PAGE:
Are Calcium-Fortified Beverages a Good Source of Extra Calcium?
Researchers at Creighton University’s Osteoporosis Research Center really shook things up when they tested popular calcium-fortified beverages such as soy, and rice drinks and calcium-fortified orange juice.
The calcium drifting to the bottom was a particular problem with the soy beverages tested, such as Soy Dream and Silk. Because when the manufacturers of calcium-fortified drinks say “shake well” on the label, they really mean it.
You’d have to shake so hard, in fact, that to disperse the added calcium that has settled to the bottom of the container of the calcium-rich beverages, you’d need the type of shaker used to mix paint in hardware stores.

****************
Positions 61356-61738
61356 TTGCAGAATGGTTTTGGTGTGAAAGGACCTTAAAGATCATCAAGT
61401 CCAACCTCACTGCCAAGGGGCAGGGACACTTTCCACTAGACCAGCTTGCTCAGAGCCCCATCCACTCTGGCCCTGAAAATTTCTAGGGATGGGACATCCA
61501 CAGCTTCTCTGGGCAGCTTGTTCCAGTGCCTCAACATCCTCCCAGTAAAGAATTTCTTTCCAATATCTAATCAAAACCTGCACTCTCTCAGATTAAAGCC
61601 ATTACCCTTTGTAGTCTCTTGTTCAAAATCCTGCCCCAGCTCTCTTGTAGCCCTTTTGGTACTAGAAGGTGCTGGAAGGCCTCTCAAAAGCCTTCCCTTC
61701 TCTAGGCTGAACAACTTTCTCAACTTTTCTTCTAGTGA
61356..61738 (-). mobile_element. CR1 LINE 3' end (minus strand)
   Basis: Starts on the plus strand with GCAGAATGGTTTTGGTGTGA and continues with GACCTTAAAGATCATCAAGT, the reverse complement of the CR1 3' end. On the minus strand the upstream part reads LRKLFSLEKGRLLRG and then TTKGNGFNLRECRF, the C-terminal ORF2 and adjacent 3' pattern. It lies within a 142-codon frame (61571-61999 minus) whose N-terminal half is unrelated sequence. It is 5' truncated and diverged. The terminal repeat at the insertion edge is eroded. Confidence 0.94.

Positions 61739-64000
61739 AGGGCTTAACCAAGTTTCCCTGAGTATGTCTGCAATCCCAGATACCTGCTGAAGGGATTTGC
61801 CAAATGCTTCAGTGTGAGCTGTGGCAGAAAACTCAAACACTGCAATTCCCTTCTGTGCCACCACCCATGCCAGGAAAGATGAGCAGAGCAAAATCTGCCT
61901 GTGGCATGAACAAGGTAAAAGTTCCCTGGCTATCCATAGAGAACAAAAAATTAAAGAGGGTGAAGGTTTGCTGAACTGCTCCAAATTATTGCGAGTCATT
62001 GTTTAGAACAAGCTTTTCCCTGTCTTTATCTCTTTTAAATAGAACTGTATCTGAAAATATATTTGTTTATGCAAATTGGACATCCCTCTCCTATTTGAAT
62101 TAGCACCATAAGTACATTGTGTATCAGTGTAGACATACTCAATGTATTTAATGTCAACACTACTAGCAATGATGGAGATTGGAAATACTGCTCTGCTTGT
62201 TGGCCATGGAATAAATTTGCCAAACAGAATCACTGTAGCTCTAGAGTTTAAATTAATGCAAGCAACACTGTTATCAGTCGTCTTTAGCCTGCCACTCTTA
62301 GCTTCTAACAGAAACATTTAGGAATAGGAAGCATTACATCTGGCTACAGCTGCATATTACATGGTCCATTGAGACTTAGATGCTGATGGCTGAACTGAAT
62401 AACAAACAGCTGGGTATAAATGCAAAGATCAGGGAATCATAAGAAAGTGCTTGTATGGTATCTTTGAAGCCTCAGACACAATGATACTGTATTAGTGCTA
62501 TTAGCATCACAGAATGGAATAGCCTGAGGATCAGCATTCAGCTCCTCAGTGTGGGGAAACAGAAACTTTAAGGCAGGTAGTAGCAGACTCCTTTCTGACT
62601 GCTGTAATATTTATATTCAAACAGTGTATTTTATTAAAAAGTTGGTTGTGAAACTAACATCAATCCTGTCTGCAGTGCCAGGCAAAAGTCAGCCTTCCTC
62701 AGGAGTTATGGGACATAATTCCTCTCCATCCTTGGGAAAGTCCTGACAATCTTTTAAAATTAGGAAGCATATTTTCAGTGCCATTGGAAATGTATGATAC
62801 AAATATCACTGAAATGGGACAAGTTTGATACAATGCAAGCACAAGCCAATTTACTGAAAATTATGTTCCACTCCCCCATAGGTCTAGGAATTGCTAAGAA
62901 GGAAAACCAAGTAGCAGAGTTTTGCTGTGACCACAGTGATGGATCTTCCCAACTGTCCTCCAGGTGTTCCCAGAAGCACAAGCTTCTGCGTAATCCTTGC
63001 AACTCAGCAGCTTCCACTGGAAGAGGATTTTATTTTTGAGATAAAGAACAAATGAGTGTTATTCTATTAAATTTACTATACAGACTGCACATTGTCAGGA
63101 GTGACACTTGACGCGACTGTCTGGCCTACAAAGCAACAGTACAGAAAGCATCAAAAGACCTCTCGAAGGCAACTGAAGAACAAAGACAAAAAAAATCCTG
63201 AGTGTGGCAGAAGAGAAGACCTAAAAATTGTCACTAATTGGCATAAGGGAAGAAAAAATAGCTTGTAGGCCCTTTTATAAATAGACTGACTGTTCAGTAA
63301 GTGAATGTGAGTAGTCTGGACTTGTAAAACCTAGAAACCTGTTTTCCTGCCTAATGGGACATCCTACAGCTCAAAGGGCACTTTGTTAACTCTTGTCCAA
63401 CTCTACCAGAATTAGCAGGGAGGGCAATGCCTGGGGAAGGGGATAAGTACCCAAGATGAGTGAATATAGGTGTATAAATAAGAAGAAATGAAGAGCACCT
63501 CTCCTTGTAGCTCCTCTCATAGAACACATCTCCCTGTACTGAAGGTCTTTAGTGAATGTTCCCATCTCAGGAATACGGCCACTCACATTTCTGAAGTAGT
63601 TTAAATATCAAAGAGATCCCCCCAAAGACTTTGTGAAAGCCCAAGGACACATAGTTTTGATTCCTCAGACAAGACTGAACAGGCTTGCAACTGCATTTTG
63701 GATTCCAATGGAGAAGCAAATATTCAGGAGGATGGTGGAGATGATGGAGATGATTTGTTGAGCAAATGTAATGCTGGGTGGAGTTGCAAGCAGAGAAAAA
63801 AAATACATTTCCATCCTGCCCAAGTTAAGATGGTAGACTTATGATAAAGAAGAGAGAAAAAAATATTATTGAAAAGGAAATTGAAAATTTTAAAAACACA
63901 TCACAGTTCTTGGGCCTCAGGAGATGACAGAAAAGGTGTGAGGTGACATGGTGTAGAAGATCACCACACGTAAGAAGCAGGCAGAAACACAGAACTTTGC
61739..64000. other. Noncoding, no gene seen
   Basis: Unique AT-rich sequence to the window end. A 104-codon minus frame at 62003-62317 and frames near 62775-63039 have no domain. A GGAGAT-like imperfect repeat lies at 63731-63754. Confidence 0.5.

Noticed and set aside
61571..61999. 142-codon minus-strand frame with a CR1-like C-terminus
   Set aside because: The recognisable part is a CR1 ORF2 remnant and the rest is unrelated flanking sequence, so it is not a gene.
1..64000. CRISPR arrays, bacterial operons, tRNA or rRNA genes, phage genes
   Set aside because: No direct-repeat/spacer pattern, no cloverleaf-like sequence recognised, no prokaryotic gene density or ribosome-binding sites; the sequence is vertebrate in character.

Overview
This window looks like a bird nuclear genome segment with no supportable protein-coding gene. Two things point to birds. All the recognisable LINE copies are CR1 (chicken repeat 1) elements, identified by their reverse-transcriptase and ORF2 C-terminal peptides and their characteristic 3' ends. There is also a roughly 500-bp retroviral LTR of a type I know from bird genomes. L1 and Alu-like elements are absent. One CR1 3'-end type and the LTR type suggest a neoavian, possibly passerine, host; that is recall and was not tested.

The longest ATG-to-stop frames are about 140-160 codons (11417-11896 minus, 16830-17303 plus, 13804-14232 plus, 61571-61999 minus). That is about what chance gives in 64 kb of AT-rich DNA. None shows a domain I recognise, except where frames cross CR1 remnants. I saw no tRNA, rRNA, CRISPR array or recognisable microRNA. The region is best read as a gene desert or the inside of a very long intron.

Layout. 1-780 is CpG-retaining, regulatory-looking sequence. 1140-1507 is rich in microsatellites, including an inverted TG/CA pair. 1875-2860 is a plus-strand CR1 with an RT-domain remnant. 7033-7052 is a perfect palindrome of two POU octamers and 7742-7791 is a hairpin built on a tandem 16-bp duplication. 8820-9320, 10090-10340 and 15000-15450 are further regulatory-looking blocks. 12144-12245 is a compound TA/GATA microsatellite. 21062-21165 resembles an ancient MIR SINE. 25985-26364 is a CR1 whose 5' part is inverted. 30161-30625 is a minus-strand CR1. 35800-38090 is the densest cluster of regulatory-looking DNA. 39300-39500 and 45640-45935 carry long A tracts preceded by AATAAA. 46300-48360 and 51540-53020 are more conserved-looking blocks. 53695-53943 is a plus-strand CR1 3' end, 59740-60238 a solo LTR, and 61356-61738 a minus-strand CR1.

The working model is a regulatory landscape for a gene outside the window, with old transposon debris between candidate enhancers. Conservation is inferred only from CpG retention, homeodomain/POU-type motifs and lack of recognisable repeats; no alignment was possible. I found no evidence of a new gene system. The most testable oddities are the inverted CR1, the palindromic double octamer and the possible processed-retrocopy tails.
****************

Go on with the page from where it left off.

What Does Calcium-Fortified Mean?
Fortified means the calcium in the product does not occur naturally, as it does in fat-free cow milk, but is added.
Only 2 of the 10 orange juice brands tested, the only juice fortified with calcium was Tropicana’s orange juice as milk for calcium suspension. Yet hand shaking alone was still not enough to evenly disperse the added calcium.
Simply adding calcium does not make a beverage calcium-fortified beverage a nutritional substitute for milk, says the National Dairy Council. The research study, published in Nutrition Today (February 2005), concluded that milk remains the most reliable calcium source.
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